Recently I came across a modestly priced Mac app which bills itself as a text editor, of which I have a growing collection. Unfortunately, my view of reality clashed with Leafnote, which is more of a mini-word processor, or a notes collector, than it is what it calls itself– a text editor. From my perspective, a text editor is what programmers and developers use to write code, which must be in plain text, but with specific syntax highlighting and tools good for various and sundry programming languages.
Apple provides the barest of text editors in OS X’s TextEdit app, which is anything but a mini-word processor, not a true-blue text editor, and cumbersome as hell for notes or novel writing. Leafnote is buzzword compliant, though.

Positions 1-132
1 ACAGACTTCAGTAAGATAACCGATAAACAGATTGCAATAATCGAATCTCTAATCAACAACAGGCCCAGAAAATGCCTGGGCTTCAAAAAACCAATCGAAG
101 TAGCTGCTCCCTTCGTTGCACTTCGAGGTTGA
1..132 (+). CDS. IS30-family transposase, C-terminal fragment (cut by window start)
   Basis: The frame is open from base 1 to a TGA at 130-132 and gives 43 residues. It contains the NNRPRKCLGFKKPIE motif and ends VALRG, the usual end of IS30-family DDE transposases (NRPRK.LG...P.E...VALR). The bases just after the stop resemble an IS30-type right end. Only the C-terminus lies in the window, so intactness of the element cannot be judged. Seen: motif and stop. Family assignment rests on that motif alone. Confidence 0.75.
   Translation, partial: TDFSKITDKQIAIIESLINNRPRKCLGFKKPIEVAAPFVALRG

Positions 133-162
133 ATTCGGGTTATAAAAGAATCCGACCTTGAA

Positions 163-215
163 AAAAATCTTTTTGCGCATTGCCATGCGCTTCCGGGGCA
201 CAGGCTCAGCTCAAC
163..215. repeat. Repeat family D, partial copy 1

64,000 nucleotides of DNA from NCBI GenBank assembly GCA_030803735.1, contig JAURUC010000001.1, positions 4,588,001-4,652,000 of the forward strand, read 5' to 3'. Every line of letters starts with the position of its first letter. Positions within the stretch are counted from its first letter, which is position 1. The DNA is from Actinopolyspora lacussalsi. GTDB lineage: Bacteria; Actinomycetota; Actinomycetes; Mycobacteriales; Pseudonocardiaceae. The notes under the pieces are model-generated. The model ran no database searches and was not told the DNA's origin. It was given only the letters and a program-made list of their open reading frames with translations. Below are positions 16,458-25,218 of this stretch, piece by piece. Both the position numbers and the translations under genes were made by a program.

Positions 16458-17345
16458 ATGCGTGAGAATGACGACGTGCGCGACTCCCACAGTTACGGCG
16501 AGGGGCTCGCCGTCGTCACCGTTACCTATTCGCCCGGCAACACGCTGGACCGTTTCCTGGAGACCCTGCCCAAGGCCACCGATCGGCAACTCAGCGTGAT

Minimal, easy-to-rearrange tree, write a whole novel, keep notes and scraps of ideas together, keep lists of recipes, prepare marketing text, rearrange sections, group scenes and drafts side-by-side.
Other than a full allocation of buzzwords, Leafnote’s claim to fame is the tree– the lefthand Sidebar which lets you view documents (or notes) in a hierarchy which can be organized or re-arranged however you prefer.
That’s a plus. A big plus.
That means Leafnote can be used as a simple snippets collector, or used to write a novel– chapter by chapter. Or, use it to write almost anything in between (except the aforementioned code; the domain of true text editors).
Use of the buzzword “minimal” simply means there are not many additional word processor-like features. No word count. No formatting to worry about. No iPhone or iPad version to sync. It’s Mac only. It’s text only.
Leafnote is easy to use, easy to organize, and doesn’t cost much. If that’s what you’re after, go for it. There’s even a free try-before-you-buy option.